-IR- Database Guide
-IR- Database: Indiana Register

DEPARTMENT OF STATE REVENUE
04-20210050.ODR

Final Order Denying Refund: 04-20210050
Gross Retail (Sales) Tax and Use Tax
For the 2016 and 2017 Tax Years


NOTICE: IC § 4-22-7-7 permits the publication of this document in the Indiana Register. The publication of this document provides the general public with information about the Indiana Department of Revenue's official position concerning a specific set of facts and issues. The "Holding" section of this document is provided for the convenience of the reader and is not part of the analysis contained in this Final Order Denying Refund.

HOLDING

Indiana Company was not entitled to the refund of sales tax paid on its purchases from an Indiana vendor. Indiana Company's purchases - including (1) telematics devices and accessories, (2) setup and activation fee concerning the telematics devices, and (3) monthly service for those devices (asset with engines and asset using battery powered devices) - were Indiana retail transactions subject to Indiana sales/use tax. As such, the tax was properly paid at the time of the retail transactions.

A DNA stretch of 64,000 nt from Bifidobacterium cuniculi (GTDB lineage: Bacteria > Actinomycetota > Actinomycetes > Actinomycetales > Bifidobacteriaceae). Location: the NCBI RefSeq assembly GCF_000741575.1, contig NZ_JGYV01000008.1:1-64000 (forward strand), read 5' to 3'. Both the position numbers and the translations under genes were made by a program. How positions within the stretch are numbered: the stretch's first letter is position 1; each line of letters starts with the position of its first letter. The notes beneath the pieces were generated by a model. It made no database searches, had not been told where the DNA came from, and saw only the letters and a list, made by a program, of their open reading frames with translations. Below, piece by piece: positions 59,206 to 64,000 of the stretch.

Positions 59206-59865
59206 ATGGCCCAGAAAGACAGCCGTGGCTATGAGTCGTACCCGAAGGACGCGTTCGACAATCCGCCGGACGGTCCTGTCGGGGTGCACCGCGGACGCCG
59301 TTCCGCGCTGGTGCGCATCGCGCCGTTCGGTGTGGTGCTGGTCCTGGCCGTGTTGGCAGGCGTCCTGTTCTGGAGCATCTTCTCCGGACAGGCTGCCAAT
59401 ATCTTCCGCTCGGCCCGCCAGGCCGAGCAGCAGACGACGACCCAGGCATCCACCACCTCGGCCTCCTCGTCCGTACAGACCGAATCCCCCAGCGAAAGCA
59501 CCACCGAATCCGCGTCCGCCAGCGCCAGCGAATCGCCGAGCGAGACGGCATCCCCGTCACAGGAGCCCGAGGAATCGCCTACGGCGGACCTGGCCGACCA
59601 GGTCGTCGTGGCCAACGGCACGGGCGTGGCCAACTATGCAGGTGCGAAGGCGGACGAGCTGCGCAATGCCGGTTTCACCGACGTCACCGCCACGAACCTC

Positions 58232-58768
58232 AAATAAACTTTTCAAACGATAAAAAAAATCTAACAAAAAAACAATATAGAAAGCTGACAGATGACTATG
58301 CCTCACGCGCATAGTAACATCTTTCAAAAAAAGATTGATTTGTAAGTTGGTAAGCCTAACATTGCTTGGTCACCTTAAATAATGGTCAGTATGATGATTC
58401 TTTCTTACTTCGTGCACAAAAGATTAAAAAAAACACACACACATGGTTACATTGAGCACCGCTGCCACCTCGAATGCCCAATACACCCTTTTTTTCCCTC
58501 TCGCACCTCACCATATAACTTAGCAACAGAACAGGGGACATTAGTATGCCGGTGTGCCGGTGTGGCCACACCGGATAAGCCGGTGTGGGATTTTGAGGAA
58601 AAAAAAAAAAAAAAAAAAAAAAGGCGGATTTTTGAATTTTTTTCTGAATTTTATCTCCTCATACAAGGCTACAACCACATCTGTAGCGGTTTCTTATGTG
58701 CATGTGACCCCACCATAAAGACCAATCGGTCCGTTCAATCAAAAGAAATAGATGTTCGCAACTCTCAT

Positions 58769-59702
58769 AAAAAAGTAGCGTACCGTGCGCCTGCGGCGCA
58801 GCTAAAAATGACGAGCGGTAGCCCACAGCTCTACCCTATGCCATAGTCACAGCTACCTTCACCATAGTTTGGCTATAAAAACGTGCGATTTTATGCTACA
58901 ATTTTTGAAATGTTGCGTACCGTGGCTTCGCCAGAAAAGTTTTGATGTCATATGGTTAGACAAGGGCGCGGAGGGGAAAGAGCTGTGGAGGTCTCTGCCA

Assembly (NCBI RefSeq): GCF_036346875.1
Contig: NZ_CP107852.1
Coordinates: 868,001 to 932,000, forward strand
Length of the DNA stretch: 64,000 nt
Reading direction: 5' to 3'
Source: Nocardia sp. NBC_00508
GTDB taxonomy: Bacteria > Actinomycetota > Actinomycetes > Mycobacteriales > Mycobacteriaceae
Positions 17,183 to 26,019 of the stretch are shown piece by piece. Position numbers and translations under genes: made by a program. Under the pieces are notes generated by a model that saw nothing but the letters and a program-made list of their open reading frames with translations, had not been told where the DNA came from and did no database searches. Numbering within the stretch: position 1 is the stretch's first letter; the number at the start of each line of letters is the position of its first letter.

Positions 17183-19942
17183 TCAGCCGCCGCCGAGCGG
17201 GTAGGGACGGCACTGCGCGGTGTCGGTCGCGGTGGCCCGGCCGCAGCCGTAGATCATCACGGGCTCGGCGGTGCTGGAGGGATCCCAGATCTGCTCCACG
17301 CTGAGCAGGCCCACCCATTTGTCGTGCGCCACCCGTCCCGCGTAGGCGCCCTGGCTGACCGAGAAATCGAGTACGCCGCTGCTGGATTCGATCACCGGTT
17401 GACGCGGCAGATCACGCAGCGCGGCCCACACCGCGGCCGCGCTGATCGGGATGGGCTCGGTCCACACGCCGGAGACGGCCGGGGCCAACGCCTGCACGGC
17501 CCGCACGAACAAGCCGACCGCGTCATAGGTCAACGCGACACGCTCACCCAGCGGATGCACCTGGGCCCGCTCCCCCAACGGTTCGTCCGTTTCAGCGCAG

ISSUE

I. Sales and Use Tax – Refund.

Authority: IC § 6-2.5-1-2; IC § 6-2.5-1-5; IC § 6-2.5-1-14; IC § 6-2.5-1-14.5; IC § 6-2.5-1-24; IC § 6-2.5-1-27; IC § 6-2.5-2-1; IC § 6-2.5-3-1; IC § 6-2.5-3-2; IC § 6-2.5-3-4; IC § 6-2.5-4-1; IC § 6-2.5-4-17; IC § 6-2.5-13-1; IC § 6-8.1-9-1; Scopelite v. Indiana Dep't of Local Gov't Fin., 939 N.E.2d 1138 (Ind. Tax Ct. 2010); Wendt LLP v. Indiana Dep't of State Revenue, 977 N.E.2d 480 (Ind. Tax Ct. 2012); Indiana Dep't of State Revenue, Sales Tax Division v. RCA Corp., 310 N.E.2d 96 (Ind. Ct. App. 1974); Indiana Dep't of State Revenue v. Kimball Int'l Inc., 520 N.E.2d 454 (Ind. Ct. App. 1988); Indiana Dep't of State Revenue v. Caterpillar, Inc., 15 N.E.3d 579 (Ind. 2014); Rhoade v. Indiana Dep't of State Revenue, 774 N.E.2d 1044 (Ind. Tax Ct. 2002); USAir, Inc. v. Indiana Dep't of State Revenue, 623 N.E.2d 466 (Ind. Tax. Ct. 1993); 45 IAC 2.2-3-4; 45 IAC 2.2-3-14; 45 IAC 2.2-5 et.seq.; 45 IAC 15-9-2; General Tax Information Bulletin 100 (December 2019); Verizon Connect, What is Telematics, https://www.verizonconnect.com/resources/article/what-is-telematics/; Gauge, https://gaugesmart.com/.

Taxpayer, headquartered in Indiana, protests the denial of its claim for refund of the sales tax it paid on various purchases to an Indiana vendor.

STATEMENT OF FACTS